Stephanie Hanes and Stephen Sapienza, for the Pulitzer Center
Yet another complication for the Carr Foundation crew:
Officially, the rural communities that live around the park don't really exist. They've been around for generations, and have traditional rules about land use, but they've never registered with the government, and have never mapped out their land in any modern or formal way.
This is an issue for the park. If the Carr Foundation wants to give communities a percentage of the park's revenues, or help protect them when the park finally turns into a money-maker and other opportunists start coming in, it needs to sign certain agreements. But it can't if there isn't – officially, at least – a community there, with a bank account, land rights, etc.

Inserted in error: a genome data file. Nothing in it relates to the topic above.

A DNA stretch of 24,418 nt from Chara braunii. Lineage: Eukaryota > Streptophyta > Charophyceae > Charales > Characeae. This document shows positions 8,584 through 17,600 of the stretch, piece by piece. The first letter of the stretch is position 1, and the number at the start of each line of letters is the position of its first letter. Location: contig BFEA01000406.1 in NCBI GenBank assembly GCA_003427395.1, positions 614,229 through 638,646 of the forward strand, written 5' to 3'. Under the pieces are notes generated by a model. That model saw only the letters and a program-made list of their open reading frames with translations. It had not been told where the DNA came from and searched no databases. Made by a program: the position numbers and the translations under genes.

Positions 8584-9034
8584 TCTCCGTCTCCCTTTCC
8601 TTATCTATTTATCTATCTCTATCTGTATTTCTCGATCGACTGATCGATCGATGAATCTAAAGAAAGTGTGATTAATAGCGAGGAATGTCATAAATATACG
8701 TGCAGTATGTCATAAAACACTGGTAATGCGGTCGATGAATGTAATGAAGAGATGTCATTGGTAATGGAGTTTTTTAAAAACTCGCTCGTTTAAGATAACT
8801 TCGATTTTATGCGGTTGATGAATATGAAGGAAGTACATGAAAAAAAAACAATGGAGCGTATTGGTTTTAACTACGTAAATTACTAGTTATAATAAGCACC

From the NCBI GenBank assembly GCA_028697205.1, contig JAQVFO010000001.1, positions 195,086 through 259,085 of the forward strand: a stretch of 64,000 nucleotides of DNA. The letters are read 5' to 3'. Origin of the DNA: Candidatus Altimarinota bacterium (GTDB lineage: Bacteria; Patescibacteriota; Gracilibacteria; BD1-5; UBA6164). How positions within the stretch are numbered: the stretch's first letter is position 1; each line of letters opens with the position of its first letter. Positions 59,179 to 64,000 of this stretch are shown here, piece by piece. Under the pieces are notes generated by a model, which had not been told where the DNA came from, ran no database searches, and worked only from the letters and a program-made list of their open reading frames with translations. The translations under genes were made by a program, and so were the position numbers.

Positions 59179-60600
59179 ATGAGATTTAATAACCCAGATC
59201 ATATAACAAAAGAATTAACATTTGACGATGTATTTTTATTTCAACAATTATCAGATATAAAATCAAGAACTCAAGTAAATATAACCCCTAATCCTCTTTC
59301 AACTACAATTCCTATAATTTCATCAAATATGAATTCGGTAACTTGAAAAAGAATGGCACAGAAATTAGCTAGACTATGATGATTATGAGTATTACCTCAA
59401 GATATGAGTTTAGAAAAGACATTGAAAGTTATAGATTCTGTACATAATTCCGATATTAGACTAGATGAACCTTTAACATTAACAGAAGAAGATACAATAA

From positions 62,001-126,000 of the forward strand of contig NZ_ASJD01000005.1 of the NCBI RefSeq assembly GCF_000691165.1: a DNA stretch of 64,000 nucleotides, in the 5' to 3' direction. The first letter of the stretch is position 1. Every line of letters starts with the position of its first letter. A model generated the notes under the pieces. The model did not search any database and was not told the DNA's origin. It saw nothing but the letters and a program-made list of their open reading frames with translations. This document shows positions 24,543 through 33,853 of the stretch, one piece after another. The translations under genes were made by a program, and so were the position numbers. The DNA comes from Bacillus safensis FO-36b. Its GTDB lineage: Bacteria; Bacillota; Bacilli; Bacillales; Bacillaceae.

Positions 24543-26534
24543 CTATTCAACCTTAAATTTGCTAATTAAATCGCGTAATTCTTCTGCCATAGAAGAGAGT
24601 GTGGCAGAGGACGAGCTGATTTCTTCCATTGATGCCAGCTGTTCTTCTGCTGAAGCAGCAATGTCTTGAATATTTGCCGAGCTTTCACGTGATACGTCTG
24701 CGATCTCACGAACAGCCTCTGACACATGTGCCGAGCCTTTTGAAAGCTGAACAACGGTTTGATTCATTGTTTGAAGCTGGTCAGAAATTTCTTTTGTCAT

So the park is working with a bunch of NGOs to get these villagers land rights. (Big issue across rural Africa, actually.) Today we tagged along with Baldeu Chande, the guy who is in charge of the park's community programs, to a meeting in a place called Nhanguo.
The purpose of the meeting was to figure out the community's traditional boundaries, and how these boundaries had shifted over time. A dozen or so village elders sat in a circle, on little benches and logs, and each took turns using a stick to draw maps in the dirt. They argued, and kept redrawing the map until they got it to a point where everyone agreed. The NGO workers and government people made sketches – the next step is to use a GPS to draw a more formal map…